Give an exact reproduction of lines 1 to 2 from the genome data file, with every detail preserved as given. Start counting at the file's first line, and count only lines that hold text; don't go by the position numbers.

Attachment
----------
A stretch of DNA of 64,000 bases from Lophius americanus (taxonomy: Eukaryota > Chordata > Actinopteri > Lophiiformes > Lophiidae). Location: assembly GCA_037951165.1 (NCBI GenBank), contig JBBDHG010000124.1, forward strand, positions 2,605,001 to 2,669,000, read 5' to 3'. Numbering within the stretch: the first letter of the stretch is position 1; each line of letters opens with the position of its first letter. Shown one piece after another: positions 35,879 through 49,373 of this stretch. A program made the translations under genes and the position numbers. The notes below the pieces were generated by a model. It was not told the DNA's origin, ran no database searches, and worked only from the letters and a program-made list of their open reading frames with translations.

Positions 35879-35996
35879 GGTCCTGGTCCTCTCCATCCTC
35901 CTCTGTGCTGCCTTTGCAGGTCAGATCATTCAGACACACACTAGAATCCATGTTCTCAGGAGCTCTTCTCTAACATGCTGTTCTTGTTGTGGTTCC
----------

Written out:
A stretch of DNA of 64,000 bases from Lophius americanus (taxonomy: Eukaryota > Chordata > Actinopteri > Lophiiformes > Lophiidae). Location: assembly GCA_037951165.1 (NCBI GenBank), contig JBBDHG010000124.1, forward strand, positions 2,605,001 to 2,669,000, read 5' to 3'. Numbering within the stretch: the first letter of the stretch is position 1; each line of letters opens with the position of its first letter. Shown one piece after another: positions 35,879 through 49,373 of this stretch. A program made the translations under genes and the position numbers. The notes below the pieces were generated by a model. It was not told the DNA's origin, ran no database searches, and worked only from the letters and a program-made list of their open reading frames with translations.

Positions 35879-35996